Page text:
Early developmental trends on time- and event-based prospective memory tasks
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This study assessed childhood prospective memory, the memory for future intentions such as remembering to hand in homework by: (a) comparing 47 children in three age groups; (b) using both time- (i.e., CyberCruiser), and event-based (i.e., a card sorting task) prospective memory tasks; and (c) examining relationships between prospective and retrospective memory, and prospective memory and two tests of executive function (Stroop Colour-Word Interference Test (Stroop) and Tower of London (TOL)). Results indicated improvements with age, albeit not identical patterns of improvement, on both prospective- and retrospective-memory tasks and the TOL. Furthermore, the TOL was significantly correlated with both measures of prospective memory. The different patterns of improvement with age on the prospective memory tasks suggest that it is not the type of task per se that matters so much as the complexity of the task. It is recommended that aspects of task demand be investigated further.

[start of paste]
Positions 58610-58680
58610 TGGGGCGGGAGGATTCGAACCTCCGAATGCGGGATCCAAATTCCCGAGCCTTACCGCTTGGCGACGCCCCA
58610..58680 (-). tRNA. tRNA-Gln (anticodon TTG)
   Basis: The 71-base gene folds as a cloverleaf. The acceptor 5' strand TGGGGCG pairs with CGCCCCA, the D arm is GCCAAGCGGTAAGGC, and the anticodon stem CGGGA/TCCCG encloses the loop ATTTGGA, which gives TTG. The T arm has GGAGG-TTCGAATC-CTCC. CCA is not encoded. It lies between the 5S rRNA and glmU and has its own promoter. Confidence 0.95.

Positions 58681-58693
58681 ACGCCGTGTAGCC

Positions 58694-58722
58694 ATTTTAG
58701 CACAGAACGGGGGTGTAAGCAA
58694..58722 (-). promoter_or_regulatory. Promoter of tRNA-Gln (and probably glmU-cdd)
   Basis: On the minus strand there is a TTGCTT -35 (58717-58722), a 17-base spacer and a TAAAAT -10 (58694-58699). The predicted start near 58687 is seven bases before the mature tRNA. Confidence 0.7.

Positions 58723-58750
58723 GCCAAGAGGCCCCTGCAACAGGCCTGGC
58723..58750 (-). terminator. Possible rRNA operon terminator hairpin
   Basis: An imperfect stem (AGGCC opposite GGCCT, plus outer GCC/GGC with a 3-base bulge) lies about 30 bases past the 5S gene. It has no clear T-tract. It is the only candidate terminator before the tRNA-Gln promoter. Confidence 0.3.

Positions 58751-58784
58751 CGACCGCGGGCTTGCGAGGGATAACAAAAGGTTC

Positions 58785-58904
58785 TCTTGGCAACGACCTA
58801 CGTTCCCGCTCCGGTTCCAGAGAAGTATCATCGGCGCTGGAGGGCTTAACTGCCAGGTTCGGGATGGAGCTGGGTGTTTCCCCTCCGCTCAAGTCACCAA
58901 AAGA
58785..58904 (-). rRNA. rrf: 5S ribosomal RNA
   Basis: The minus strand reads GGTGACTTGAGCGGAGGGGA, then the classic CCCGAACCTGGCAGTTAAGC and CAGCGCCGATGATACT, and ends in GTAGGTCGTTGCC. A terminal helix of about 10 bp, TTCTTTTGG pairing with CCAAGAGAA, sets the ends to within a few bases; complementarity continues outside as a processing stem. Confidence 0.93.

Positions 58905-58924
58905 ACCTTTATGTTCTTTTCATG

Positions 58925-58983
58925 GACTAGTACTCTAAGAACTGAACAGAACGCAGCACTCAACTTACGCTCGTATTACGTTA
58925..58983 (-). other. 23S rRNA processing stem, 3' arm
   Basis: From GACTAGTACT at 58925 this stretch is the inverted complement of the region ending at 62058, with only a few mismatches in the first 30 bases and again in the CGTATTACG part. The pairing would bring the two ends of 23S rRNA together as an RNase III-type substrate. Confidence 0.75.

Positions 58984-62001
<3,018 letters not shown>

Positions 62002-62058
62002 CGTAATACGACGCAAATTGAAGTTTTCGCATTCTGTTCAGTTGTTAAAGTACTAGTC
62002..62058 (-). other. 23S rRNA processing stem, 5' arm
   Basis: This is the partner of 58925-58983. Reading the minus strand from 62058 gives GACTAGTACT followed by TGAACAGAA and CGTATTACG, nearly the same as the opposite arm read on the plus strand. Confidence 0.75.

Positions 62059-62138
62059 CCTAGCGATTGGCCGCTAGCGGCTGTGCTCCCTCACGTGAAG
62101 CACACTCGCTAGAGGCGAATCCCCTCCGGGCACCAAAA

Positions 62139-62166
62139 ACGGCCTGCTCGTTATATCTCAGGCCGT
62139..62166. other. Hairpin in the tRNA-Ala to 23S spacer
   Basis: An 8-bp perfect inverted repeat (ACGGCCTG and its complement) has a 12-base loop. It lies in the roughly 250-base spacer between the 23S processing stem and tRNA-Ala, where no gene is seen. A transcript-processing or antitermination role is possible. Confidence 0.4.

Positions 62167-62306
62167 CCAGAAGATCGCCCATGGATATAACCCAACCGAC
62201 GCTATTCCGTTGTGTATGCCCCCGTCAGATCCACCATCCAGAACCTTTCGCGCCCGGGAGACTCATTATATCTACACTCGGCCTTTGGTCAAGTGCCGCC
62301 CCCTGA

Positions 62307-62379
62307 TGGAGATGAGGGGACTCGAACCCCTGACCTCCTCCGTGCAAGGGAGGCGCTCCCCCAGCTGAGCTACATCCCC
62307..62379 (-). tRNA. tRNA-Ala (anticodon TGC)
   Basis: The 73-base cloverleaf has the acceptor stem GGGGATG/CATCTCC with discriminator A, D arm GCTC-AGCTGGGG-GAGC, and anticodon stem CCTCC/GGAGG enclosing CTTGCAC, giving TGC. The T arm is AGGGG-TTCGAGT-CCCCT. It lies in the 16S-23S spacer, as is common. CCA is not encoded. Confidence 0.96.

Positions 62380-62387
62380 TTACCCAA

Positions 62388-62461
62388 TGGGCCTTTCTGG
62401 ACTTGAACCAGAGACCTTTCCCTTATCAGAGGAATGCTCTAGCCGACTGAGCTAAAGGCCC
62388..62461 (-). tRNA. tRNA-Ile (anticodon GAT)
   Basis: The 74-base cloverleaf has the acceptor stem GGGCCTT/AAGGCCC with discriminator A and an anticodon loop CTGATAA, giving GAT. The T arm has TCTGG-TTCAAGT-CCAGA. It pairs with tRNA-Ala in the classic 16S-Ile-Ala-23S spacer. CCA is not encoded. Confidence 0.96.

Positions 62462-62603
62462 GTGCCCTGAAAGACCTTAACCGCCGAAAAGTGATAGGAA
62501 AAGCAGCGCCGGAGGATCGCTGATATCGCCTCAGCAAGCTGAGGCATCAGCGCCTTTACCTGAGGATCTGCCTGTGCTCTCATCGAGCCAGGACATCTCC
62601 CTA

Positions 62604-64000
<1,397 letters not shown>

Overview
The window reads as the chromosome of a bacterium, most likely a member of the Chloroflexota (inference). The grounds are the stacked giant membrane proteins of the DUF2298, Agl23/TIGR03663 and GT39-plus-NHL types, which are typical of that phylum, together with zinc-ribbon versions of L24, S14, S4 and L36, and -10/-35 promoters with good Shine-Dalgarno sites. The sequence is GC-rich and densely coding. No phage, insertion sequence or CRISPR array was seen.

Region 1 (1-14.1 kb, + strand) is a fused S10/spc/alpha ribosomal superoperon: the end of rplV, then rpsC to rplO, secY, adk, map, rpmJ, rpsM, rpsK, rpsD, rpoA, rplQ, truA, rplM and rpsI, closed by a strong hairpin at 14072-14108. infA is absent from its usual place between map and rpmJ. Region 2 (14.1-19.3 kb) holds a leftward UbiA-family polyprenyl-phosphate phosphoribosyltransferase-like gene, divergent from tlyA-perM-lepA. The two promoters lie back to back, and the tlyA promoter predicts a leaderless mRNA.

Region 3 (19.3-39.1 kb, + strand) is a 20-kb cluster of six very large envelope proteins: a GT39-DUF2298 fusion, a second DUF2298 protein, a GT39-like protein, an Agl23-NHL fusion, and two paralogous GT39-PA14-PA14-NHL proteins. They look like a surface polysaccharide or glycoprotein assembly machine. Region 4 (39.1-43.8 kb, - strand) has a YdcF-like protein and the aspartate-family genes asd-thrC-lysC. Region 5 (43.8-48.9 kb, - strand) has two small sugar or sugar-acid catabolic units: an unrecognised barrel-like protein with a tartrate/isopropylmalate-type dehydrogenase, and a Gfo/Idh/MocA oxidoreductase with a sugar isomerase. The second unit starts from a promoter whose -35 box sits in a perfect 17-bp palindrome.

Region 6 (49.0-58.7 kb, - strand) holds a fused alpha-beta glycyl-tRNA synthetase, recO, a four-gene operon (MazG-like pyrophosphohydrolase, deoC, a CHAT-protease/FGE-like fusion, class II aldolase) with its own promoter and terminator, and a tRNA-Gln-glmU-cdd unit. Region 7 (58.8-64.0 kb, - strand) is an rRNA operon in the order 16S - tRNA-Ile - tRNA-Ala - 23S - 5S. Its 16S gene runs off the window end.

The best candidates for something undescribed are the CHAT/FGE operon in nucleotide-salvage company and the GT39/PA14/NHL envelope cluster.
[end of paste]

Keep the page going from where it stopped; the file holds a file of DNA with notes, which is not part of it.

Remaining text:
Australian Educational and Developmental Psychologist
© 2005 Australian Psychological Society. The attached file is reproduced here in accordance with the copyright policy of the publisher. Please refer to the journal's website for access to the definitive, published version.